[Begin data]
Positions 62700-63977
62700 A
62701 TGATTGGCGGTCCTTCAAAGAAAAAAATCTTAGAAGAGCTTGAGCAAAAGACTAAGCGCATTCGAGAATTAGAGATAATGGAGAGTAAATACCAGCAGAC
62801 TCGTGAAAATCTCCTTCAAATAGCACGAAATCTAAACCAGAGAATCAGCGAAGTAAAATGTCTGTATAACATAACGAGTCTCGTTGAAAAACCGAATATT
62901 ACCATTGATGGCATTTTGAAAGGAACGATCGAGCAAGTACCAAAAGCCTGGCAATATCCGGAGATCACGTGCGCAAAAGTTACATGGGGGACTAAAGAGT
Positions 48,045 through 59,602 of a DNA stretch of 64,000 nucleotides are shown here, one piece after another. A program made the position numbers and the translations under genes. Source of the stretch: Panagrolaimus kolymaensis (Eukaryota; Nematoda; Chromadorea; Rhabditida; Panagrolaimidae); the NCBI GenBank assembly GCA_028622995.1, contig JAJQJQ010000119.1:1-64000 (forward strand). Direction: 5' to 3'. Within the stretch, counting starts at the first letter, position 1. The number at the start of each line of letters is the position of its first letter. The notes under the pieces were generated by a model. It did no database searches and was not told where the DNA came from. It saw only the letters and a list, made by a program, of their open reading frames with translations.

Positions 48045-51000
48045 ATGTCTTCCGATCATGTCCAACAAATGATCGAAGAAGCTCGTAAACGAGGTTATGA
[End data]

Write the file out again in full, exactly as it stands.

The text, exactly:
Positions 62700-63977
62700 A
62701 TGATTGGCGGTCCTTCAAAGAAAAAAATCTTAGAAGAGCTTGAGCAAAAGACTAAGCGCATTCGAGAATTAGAGATAATGGAGAGTAAATACCAGCAGAC
62801 TCGTGAAAATCTCCTTCAAATAGCACGAAATCTAAACCAGAGAATCAGCGAAGTAAAATGTCTGTATAACATAACGAGTCTCGTTGAAAAACCGAATATT
62901 ACCATTGATGGCATTTTGAAAGGAACGATCGAGCAAGTACCAAAAGCCTGGCAATATCCGGAGATCACGTGCGCAAAAGTTACATGGGGGACTAAAGAGT
Positions 48,045 through 59,602 of a DNA stretch of 64,000 nucleotides are shown here, one piece after another. A program made the position numbers and the translations under genes. Source of the stretch: Panagrolaimus kolymaensis (Eukaryota; Nematoda; Chromadorea; Rhabditida; Panagrolaimidae); the NCBI GenBank assembly GCA_028622995.1, contig JAJQJQ010000119.1:1-64000 (forward strand). Direction: 5' to 3'. Within the stretch, counting starts at the first letter, position 1. The number at the start of each line of letters is the position of its first letter. The notes under the pieces were generated by a model. It did no database searches and was not told where the DNA came from. It saw only the letters and a list, made by a program, of their open reading frames with translations.

Positions 48045-51000
48045 ATGTCTTCCGATCATGTCCAACAAATGATCGAAGAAGCTCGTAAACGAGGTTATGA